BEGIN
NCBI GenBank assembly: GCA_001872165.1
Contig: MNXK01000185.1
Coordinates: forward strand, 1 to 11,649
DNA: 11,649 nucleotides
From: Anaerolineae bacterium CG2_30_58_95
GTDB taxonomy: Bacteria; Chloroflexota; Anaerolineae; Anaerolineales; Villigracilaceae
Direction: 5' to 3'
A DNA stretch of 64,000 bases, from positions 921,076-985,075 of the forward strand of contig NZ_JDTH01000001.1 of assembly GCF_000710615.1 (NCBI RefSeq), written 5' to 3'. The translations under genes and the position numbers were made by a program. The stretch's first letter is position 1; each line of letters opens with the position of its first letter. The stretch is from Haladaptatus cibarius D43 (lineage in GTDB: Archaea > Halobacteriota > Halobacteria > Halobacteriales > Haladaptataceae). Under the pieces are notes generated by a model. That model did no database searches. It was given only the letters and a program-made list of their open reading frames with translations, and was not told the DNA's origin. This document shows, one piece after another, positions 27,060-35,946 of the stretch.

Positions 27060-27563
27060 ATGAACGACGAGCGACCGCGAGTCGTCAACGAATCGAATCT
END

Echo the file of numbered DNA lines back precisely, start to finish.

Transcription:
NCBI GenBank assembly: GCA_001872165.1
Contig: MNXK01000185.1
Coordinates: forward strand, 1 to 11,649
DNA: 11,649 nucleotides
From: Anaerolineae bacterium CG2_30_58_95
GTDB taxonomy: Bacteria; Chloroflexota; Anaerolineae; Anaerolineales; Villigracilaceae
Direction: 5' to 3'
A DNA stretch of 64,000 bases, from positions 921,076-985,075 of the forward strand of contig NZ_JDTH01000001.1 of assembly GCF_000710615.1 (NCBI RefSeq), written 5' to 3'. The translations under genes and the position numbers were made by a program. The stretch's first letter is position 1; each line of letters opens with the position of its first letter. The stretch is from Haladaptatus cibarius D43 (lineage in GTDB: Archaea > Halobacteriota > Halobacteria > Halobacteriales > Haladaptataceae). Under the pieces are notes generated by a model. That model did no database searches. It was given only the letters and a program-made list of their open reading frames with translations, and was not told the DNA's origin. This document shows, one piece after another, positions 27,060-35,946 of the stretch.

Positions 27060-27563
27060 ATGAACGACGAGCGACCGCGAGTCGTCAACGAATCGAATCT